BP makes a valid point that few cachers are willing to put in 2+ hours to grab one cache. Your hiker series is a perfectly laid out loop hike allowing cachers to find 8 caches without having to get back to their car and drive to another parking area.

 

Aside from the distance deterant, I think when caches have not been visited for a long time cachers may think the cache is missing. I'm planning on making a maintenance visit to my three caches that made your list so when I post the note cachers will know all is well with the cache.

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I think the hiking factor is why I started caching. NY/NJ multi was the third cache I found and jaded me, in a good way toward those types of caches. If I only find one, its okay, to me its about being out, not the finds. Im workin on getting 100 for my 2yr of geocaching, but Its unlikely. Not a big deal to me. Sometimes I hike right past caches with my gps while hiking with friends, Im out hiking, not caching.

 

Aycarumba is one you can add to this list of long nice hikes, multi stages but just one find.

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Most geocachers are unwilling to put more than a minimal physical effort into seeking caches.  They prefer to use the "drive-up window" and have caches handed to them.

It's not that I prefer the "drive-up window" or that I'm unwilling to put in the physical effort, for me it's hard just trying to allot the the time to that these caches require. I know that sounds like a lame answer and we all have busy lives but it's definitely easier to grab a 1/1 cache while I'm driving on the way to someplace else or during my lunch hour. I've only logged 1 of the caches listed above and it was great.

Yup, I'm with BeeGees. I think BassoonPilot (or Bassoon Pilot) is over generalizing.

 

Anyone with a day job and/or (heaven forbid!) other interests has a lot of competing activities for available time. Pretentiousness isn't called for - the game is fun and people have different interests and time available.

 

It reminds me of a recent thread at another internet site where someone was looked down upon due to their choice in motorcycles. Being a geocacher is fun - doesn't matter what kind of caches you like to hide or find.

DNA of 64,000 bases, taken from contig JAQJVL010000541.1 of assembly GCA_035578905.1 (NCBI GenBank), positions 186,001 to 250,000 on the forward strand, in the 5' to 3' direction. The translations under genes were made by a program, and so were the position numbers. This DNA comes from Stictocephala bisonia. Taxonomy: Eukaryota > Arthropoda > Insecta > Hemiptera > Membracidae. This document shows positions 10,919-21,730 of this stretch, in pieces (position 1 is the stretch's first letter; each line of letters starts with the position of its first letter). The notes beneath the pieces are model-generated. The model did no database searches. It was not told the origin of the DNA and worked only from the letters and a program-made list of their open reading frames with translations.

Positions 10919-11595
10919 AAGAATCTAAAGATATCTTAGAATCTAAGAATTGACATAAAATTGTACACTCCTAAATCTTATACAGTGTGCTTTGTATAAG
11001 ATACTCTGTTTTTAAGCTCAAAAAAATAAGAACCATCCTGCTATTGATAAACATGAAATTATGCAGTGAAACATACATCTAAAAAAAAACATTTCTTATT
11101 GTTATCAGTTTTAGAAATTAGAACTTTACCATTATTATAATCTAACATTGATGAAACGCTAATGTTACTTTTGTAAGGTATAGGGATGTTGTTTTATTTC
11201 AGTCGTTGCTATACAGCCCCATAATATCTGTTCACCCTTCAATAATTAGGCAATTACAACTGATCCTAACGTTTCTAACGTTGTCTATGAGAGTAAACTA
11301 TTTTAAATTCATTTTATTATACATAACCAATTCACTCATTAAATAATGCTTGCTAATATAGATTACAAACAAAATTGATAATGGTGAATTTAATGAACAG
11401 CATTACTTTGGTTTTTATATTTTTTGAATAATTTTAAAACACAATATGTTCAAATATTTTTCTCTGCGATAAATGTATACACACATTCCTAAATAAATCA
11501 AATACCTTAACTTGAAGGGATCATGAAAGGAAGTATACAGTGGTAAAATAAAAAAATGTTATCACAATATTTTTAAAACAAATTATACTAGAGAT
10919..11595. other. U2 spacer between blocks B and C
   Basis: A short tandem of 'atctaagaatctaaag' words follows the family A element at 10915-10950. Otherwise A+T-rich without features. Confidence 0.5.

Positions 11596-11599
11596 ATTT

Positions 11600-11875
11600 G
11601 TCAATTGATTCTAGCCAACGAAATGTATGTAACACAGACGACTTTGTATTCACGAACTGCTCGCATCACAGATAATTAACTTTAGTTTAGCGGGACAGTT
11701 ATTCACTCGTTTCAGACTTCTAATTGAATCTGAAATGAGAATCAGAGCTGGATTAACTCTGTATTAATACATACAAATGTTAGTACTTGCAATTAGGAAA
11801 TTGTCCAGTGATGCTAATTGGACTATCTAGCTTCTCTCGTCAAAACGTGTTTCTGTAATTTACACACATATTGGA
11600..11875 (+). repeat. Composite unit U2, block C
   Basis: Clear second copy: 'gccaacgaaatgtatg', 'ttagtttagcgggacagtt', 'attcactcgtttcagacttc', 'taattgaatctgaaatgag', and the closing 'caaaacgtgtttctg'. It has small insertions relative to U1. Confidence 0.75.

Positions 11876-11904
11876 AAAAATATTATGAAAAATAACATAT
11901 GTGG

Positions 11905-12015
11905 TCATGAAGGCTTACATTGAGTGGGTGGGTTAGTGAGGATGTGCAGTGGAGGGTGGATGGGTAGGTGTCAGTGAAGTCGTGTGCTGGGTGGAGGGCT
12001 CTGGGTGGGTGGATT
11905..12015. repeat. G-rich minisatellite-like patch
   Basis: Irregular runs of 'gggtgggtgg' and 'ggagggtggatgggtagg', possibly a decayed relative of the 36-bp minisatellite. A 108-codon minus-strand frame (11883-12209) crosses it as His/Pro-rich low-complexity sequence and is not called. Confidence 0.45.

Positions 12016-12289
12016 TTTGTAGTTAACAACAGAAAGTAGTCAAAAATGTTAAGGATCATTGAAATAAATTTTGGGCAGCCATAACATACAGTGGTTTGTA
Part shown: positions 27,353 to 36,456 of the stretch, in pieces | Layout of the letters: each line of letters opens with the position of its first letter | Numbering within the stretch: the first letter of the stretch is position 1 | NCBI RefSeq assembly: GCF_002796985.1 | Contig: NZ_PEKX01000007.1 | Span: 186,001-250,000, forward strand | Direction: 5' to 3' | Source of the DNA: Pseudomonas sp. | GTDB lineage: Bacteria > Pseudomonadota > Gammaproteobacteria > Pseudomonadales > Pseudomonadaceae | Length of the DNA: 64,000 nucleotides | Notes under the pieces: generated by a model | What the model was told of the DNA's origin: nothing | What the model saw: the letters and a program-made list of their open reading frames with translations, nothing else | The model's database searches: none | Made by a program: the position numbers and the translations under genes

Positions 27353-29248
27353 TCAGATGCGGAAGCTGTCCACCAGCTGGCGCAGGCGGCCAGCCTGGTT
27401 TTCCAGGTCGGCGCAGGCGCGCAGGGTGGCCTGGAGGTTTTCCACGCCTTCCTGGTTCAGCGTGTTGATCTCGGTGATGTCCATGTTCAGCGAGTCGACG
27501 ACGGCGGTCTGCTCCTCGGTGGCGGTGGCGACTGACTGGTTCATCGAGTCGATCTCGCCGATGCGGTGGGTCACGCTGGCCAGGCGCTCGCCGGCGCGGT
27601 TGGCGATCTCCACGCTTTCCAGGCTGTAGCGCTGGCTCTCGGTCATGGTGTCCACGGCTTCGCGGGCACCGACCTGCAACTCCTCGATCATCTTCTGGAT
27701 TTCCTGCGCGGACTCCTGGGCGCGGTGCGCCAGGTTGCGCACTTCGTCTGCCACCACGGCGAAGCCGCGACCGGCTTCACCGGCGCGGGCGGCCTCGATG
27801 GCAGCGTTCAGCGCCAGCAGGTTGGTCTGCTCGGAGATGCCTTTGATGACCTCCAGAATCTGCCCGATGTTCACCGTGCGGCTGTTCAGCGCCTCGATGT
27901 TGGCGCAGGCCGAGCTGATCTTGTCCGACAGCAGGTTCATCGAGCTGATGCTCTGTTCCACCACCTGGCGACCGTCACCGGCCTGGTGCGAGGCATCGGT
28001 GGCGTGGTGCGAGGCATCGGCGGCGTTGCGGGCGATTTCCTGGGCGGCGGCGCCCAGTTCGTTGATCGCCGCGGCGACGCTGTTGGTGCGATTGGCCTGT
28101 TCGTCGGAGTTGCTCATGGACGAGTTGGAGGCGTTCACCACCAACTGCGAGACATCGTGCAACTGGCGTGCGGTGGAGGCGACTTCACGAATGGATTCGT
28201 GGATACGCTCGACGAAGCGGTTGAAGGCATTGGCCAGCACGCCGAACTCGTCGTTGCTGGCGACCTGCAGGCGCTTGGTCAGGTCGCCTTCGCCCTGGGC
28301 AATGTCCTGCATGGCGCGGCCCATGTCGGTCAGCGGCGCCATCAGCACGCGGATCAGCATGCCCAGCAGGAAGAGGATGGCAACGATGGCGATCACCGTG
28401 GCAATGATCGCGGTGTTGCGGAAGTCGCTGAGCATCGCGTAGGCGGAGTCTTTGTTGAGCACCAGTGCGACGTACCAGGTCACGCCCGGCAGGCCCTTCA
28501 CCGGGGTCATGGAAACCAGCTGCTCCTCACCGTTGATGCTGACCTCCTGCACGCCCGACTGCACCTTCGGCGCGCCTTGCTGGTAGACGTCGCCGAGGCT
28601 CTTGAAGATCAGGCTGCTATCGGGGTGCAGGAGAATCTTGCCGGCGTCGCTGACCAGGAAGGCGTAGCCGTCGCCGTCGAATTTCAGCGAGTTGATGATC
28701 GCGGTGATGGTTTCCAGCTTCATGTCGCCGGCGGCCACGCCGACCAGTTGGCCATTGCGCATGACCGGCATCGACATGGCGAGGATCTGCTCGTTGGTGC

Come on people - it's just a game. The caches don't go stale and it's normal for a new cacher to try some easy ones near his/her home to get started. The folks who enjoy longer hikes (and can find the time) will. I personally like the LONG walks (with easy finds at the end), but don't have as much time as I'd like for them. Harder caches get less attention - but when they get found, typically have a better story associated with the log.

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I can really only go geocaching on the weekends and what I look for, assuming I have time to spend, is a cluster of caches I can try and get to with no or minimal driving. So if there's one cache which requires a 4 mile hike, it might be the only one I get to in a day.

 

(I removed Team DEMP's name from the quote because this is a commonly heard statement and my response is not specific to Team DEMP.) So what's wrong with bagging only one cache over a several mile hike? I can see this being a problem if the individual is into the game purely to amass "smiley faces." But if the individual is into the game primarily to get outdoors for some physical activity and to visit some new and interesting areas that the individual would probably not visit otherwise, then I don't see why the number of caches available in the area should be a consideration.

 

So though I think the harder ones are going to get visited less, I think that's really to be expected.

 

I do, too. But I don't think it has been established that some of the "forgotten" caches mentioned are necessarily "hard."

 

Have you bagged ... any caches that required repelling down a mountain or scuba diving, or kayaking out to a spot? I haven't, but do you think it's fair for those that have to say that those that haven't are wusses?
Personally, I don't "give a hoot" what anybody says. It must be pointed out, however, that by far the majority of the "forgotten," "neglected" or just plain "hard" caches in this region require no special skills or equipment ... they simply require an expenditure of more time and/or energy than the majority of geocachers are apparently willing to make.

 

For example, I can't imagine why Middle'aNowhere has been found only three times in the year it's been there. It's even been ignored by most of the "Can-Do" crowd.

 

Also, Windbeams Windfall, which is a tougher hike than many.

 

Anyone with a day job and/or (heaven forbid!) other interests has a lot of activities competing for available time.

"Pretentiousness isn't called for." But I agree with you to a certain extent ... Thank God that those of us who work at night aren't condemned to spend our available free time watching the crap on TV you day-workers are "forced" to endure. :D

Edited by Bassoon Pilot
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Anyone with a day job and/or (heaven forbid!) other interests has a lot of activities competing for available time.

"Pretentiousness isn't called for." But I agree with you to a certain extent ... Thank God that those of us who work at night aren't condemned to spend our available free time watching the crap on TV you day-workers are "forced" to endure. :D

 

Your assumptions are funny - and a little sad. But certainly revealing.

 

Discourtesy does not spring merely from one bad quality, but from several--from foolish vanity, from ignorance of what is due to others, from indolence, from stupidity, from distraction of thought, from contempt of others, from jealousy.